It all started with the concept of Anne Lamott's Sh*tty First Drafts that I learned in novel-writing class. The theory is that before you can write something great, you need to write something good. Before you can write something good, you need to write something bad. Before you can write something bad, you need to write SOMETHING. So when we write novels, we write a bad first version and then add/remove/edit till it's good then great.
This takes a LOT of pressure off because guess what, sh*tty first drafts are supposed to be… sh*tty
I loved this method for writing and wondered how to apply this to business. A few years ago, I came up with an ideation framework called 100 Bad Ideas. Overall, you come up with as many "bad" ideas as possible to solve a specific problem. The more ridiculous the idea, the better because great ideas will eventually emerge once you get rid of the pressure to have "good" ideas. Once you have a list (it can be less than 100), you identify a specific number to actually do an experiment to try the idea. This can be 20 ideas turned experiments, it can be 5, it can be 1. All depends on the participants. Some of these experiments will be wins and some will be "learns". Either way, you'll have more success than sitting around trying to find the "perfect" idea.
The way it works is this:
1. You identify a question or a problem. This can be anything. Questions I have asked in recent years are things like, "How can we introduce low-code tech to people who might not be aware of all the things it can do for them?" for my day job of dev evangelist or "What are some creative, inclusive marketing ideas for a modern fashion line?" for Prima Dona.
2. You choose the participants. I usually do this with others, but you can do this by yourself, with another person, or with a team. If you're doing this with others, it's really beneficial to get outside your immediate team and choose people you might distantly work with, with people new to your industry, or folks who might not get to use their full creative vibes on a day-to-day. It's pretty entertaining and fun with a team. You can do this physically IRL or virtually. The biggest team I have done this with so far is 20 people.
3. You choose the tool. I use a shared spreadsheet, but you can use anything that works for you, including an IRL whiteboard or digital whiteboard. As long as everyone has an accessible way to participate, the tool can be anything. You can each write ideas on your own, or you can yell them out and have someone act as a scribe. NO JUDGING of other people's ideas allowed. The categories I use are as follows and are also shown in the screenshot of a spreadsheet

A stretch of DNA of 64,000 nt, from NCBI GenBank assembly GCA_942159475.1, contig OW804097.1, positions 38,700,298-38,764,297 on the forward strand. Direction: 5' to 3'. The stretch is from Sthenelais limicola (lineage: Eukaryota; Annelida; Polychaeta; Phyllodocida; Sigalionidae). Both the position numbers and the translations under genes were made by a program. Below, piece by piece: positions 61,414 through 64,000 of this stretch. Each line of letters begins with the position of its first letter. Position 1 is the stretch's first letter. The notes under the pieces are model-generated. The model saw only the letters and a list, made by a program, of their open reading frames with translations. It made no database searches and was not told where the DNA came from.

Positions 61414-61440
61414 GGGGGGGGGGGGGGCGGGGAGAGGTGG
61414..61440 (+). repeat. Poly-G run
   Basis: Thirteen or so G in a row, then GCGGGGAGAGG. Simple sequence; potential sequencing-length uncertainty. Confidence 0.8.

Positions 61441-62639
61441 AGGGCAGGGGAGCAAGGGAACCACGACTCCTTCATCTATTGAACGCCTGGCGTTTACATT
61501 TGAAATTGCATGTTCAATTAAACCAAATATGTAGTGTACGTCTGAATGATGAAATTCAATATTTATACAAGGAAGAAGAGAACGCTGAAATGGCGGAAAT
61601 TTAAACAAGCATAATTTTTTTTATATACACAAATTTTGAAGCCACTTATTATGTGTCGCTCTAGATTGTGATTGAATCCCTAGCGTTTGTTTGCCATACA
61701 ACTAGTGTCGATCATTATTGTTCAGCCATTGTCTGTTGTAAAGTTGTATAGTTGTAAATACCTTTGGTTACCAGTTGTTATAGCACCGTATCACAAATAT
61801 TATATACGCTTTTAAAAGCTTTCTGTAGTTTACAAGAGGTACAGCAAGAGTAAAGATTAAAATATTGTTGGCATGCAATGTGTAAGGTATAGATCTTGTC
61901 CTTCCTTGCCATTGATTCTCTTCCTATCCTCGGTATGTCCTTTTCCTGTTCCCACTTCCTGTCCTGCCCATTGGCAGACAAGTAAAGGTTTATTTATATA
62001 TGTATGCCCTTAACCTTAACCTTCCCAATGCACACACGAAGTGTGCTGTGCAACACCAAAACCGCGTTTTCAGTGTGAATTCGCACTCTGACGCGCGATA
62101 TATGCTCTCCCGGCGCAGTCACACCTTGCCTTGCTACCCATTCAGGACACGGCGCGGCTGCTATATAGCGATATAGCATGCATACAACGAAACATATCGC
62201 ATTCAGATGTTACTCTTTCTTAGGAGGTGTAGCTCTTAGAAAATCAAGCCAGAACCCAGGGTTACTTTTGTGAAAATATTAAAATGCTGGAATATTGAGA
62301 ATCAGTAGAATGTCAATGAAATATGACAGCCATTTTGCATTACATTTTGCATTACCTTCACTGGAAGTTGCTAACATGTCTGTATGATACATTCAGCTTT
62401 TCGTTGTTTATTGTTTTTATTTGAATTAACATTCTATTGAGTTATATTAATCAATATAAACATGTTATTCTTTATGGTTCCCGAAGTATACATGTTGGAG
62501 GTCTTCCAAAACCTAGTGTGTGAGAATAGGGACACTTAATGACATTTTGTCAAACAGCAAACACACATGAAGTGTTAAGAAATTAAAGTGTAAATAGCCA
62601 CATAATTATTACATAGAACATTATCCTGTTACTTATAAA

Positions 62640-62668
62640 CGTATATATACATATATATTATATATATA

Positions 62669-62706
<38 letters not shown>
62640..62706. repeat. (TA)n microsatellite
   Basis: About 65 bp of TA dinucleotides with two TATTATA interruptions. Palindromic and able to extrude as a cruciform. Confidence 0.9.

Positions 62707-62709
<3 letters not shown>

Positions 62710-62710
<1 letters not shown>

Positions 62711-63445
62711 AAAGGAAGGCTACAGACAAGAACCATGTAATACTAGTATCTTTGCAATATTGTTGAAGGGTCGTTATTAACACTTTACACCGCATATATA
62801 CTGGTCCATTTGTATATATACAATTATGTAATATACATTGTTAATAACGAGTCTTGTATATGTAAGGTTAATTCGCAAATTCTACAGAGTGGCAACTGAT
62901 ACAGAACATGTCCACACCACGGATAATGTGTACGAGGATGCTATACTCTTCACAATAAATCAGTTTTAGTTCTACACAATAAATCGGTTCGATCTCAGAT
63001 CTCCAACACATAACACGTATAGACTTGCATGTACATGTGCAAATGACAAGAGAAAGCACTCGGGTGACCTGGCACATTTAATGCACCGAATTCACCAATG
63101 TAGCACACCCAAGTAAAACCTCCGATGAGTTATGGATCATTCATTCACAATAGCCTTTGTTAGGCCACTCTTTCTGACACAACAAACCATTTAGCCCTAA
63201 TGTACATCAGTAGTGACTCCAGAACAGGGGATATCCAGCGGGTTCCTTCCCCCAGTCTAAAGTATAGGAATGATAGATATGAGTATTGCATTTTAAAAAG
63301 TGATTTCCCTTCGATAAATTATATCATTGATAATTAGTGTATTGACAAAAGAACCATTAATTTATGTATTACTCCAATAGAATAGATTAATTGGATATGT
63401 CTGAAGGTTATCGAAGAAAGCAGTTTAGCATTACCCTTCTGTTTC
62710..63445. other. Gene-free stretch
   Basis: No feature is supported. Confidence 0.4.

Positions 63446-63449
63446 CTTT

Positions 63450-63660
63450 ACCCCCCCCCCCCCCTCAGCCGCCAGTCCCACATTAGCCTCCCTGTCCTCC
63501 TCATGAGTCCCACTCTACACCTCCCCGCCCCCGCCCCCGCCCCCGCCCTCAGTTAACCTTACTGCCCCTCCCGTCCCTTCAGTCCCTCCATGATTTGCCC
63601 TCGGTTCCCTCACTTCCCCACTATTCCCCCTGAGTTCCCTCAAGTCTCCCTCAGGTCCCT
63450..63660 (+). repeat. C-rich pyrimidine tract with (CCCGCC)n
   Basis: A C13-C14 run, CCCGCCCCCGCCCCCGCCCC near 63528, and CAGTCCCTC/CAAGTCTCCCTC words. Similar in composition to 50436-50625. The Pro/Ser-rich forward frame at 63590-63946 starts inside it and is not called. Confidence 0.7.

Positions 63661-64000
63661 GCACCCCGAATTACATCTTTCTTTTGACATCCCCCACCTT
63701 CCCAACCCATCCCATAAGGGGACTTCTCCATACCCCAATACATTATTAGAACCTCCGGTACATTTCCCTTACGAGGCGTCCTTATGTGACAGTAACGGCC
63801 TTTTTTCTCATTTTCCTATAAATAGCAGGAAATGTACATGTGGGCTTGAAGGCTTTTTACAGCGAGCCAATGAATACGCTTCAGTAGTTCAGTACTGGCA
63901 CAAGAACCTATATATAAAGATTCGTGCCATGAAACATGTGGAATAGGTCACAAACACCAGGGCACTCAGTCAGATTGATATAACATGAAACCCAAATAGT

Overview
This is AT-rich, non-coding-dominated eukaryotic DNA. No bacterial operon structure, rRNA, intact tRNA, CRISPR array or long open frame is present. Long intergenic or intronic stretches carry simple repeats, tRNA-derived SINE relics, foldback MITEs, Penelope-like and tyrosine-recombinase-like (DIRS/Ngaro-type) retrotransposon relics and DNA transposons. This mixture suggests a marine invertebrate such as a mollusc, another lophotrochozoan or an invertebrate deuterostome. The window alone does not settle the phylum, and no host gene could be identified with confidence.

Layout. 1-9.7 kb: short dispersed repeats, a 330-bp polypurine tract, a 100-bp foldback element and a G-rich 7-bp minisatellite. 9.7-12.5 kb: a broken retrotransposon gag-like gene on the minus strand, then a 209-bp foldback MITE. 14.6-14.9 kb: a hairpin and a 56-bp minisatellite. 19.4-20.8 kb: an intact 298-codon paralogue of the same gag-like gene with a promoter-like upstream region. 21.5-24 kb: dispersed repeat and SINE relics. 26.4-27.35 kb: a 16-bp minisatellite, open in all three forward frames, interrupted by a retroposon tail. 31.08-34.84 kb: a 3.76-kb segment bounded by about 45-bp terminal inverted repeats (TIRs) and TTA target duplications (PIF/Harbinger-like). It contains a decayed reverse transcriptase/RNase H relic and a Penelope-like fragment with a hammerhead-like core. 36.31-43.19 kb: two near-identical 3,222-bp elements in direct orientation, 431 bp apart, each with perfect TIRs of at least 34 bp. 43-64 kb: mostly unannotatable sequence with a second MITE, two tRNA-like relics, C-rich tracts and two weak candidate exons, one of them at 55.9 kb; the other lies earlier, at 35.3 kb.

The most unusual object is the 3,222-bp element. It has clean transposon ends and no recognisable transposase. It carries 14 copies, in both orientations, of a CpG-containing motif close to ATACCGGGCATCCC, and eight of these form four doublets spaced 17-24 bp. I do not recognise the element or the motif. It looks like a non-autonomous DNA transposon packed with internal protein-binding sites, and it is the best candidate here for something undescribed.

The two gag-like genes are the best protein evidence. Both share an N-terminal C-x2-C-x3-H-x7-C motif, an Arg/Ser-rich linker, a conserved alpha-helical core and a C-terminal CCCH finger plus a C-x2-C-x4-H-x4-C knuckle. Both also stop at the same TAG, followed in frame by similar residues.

- Idea - what is the idea
- Suggestor - who's idea is it
- Like - this is an optional column if you want to upvote the idea
- Sponsor - who wants to lead the experiment
- Priority (Do Now/Do Later) - when do we want to do this
4. Ideation. For the initial ideation phase, forget about anything EXCEPT Ideas and Suggestors. Just get them all down on "paper" first. Seeing other people's ridiculous ideas will definitely help you drop your own filters and come up with ideas of your own that are actually quite good. One of my ideas for low-code was "borrowing" an unused cruise ship to dock up to Chile and teaching everyone to low-code -- yikes, jail time! This lead to the good idea of working with community colleges to get low-coding into the curriculum. On the Prima Dona side, a bad idea was crashing New York Fashion Week with protest signs about their tailors getting such low-wages and wearing our MOST fabulous fashion…yes, getting banned from New York Fashion Week with a LOT of media attention. A good idea that emerged from this was to ONLY participate in fashion shows that focused on sustainability and fair-pay.
5. Experiment choosing. Once you have a good number of ideas--probably over 25, you can sit with your group and decide which you want to run as experiments, who wants to sponsor what, who wants to be on what experiment team, etc. And you can come back to this list for the next set of experiments, etc.
We used this framework to come up with the Autumn/Winter Prima Dona collection called #RevengeFashion--based on the idea that some of us are tired of sweatpants and are ready for some beautiful meeting to happy hour pieces even if we're still working from home.
Overall, HAVE FUN. This is a great way to get out of the rut of your usual role and realize how much you really know.
Go forth, be bad, be creative and #DoTheThing
Dona is the co-founder and Chief Creative Officer of Prima Dona Studios. We strive to be the most inclusive fashion line in the world. There are a million fashion lines in the world--but how many of them count some of the most powerful people in tech and business as their customers? We do. Find our new #RevengeFashion collection here: https://primadonastudios.com/